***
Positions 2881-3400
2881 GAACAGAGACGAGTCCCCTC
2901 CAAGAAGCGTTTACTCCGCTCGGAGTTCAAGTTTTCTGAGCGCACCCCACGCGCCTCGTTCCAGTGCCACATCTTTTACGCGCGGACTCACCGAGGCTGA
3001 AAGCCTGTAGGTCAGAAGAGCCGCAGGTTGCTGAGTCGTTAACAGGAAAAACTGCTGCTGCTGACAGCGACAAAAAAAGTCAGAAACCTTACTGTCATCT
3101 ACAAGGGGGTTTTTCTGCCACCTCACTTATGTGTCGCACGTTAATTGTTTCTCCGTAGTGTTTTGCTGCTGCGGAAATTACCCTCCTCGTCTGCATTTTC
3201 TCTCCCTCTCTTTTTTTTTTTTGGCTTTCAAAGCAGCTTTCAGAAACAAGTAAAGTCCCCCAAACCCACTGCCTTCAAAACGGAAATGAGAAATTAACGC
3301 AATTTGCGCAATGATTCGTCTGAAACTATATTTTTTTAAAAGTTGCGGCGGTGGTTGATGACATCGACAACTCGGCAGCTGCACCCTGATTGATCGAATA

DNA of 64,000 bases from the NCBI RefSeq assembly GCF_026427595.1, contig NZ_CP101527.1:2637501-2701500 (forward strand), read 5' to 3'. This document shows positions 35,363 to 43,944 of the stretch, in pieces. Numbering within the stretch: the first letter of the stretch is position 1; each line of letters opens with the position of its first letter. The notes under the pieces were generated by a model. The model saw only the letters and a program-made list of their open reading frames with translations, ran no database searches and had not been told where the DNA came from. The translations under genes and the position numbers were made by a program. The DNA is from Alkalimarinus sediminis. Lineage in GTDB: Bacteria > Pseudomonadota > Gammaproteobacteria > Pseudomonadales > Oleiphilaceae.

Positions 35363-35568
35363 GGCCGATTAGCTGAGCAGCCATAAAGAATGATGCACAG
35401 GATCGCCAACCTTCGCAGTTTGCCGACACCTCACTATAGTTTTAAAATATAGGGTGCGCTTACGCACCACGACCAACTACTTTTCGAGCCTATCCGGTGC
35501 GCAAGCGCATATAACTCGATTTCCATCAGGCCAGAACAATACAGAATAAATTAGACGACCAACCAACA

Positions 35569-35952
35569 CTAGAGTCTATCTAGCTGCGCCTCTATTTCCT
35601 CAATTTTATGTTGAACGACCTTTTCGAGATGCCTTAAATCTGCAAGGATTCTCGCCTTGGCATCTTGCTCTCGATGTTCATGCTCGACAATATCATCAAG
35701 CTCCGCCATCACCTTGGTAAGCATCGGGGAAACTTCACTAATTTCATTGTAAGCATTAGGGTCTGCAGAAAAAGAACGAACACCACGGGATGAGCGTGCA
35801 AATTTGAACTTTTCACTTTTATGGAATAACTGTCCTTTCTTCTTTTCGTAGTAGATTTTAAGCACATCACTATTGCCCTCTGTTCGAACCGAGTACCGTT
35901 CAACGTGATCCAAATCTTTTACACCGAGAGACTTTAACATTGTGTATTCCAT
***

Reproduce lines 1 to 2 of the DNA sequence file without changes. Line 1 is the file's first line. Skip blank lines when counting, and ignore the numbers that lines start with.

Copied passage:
Positions 2881-3400
2881 GAACAGAGACGAGTCCCCTC